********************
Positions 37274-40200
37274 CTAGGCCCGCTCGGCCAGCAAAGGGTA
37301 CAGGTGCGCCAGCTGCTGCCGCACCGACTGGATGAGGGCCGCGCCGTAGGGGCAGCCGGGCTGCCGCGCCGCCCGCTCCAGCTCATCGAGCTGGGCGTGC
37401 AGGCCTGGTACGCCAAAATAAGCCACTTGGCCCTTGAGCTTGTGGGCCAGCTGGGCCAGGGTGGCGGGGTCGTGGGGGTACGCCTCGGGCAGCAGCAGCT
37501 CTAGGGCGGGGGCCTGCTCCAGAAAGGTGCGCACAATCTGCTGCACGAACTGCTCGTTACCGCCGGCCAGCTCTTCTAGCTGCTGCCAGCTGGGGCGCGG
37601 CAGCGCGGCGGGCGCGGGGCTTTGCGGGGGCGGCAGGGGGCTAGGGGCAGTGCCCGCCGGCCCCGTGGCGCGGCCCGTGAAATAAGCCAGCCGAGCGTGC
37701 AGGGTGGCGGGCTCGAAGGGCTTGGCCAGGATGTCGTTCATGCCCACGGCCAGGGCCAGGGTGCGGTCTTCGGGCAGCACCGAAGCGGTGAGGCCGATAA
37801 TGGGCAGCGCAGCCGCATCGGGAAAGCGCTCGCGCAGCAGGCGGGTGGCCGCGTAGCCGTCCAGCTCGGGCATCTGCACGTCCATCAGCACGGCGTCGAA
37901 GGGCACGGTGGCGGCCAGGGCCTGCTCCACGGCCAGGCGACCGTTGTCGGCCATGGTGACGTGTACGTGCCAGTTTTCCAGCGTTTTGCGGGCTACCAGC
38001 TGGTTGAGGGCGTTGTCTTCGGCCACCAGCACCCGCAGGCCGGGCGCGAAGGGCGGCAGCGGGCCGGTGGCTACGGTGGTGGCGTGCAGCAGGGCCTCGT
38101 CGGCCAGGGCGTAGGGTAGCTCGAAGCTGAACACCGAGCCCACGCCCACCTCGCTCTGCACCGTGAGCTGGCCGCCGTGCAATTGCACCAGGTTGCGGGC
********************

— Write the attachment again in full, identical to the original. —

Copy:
Positions 37274-40200
37274 CTAGGCCCGCTCGGCCAGCAAAGGGTA
37301 CAGGTGCGCCAGCTGCTGCCGCACCGACTGGATGAGGGCCGCGCCGTAGGGGCAGCCGGGCTGCCGCGCCGCCCGCTCCAGCTCATCGAGCTGGGCGTGC
37401 AGGCCTGGTACGCCAAAATAAGCCACTTGGCCCTTGAGCTTGTGGGCCAGCTGGGCCAGGGTGGCGGGGTCGTGGGGGTACGCCTCGGGCAGCAGCAGCT
37501 CTAGGGCGGGGGCCTGCTCCAGAAAGGTGCGCACAATCTGCTGCACGAACTGCTCGTTACCGCCGGCCAGCTCTTCTAGCTGCTGCCAGCTGGGGCGCGG
37601 CAGCGCGGCGGGCGCGGGGCTTTGCGGGGGCGGCAGGGGGCTAGGGGCAGTGCCCGCCGGCCCCGTGGCGCGGCCCGTGAAATAAGCCAGCCGAGCGTGC
37701 AGGGTGGCGGGCTCGAAGGGCTTGGCCAGGATGTCGTTCATGCCCACGGCCAGGGCCAGGGTGCGGTCTTCGGGCAGCACCGAAGCGGTGAGGCCGATAA
37801 TGGGCAGCGCAGCCGCATCGGGAAAGCGCTCGCGCAGCAGGCGGGTGGCCGCGTAGCCGTCCAGCTCGGGCATCTGCACGTCCATCAGCACGGCGTCGAA
37901 GGGCACGGTGGCGGCCAGGGCCTGCTCCACGGCCAGGCGACCGTTGTCGGCCATGGTGACGTGTACGTGCCAGTTTTCCAGCGTTTTGCGGGCTACCAGC
38001 TGGTTGAGGGCGTTGTCTTCGGCCACCAGCACCCGCAGGCCGGGCGCGAAGGGCGGCAGCGGGCCGGTGGCTACGGTGGTGGCGTGCAGCAGGGCCTCGT
38101 CGGCCAGGGCGTAGGGTAGCTCGAAGCTGAACACCGAGCCCACGCCCACCTCGCTCTGCACCGTGAGCTGGCCGCCGTGCAATTGCACCAGGTTGCGGGC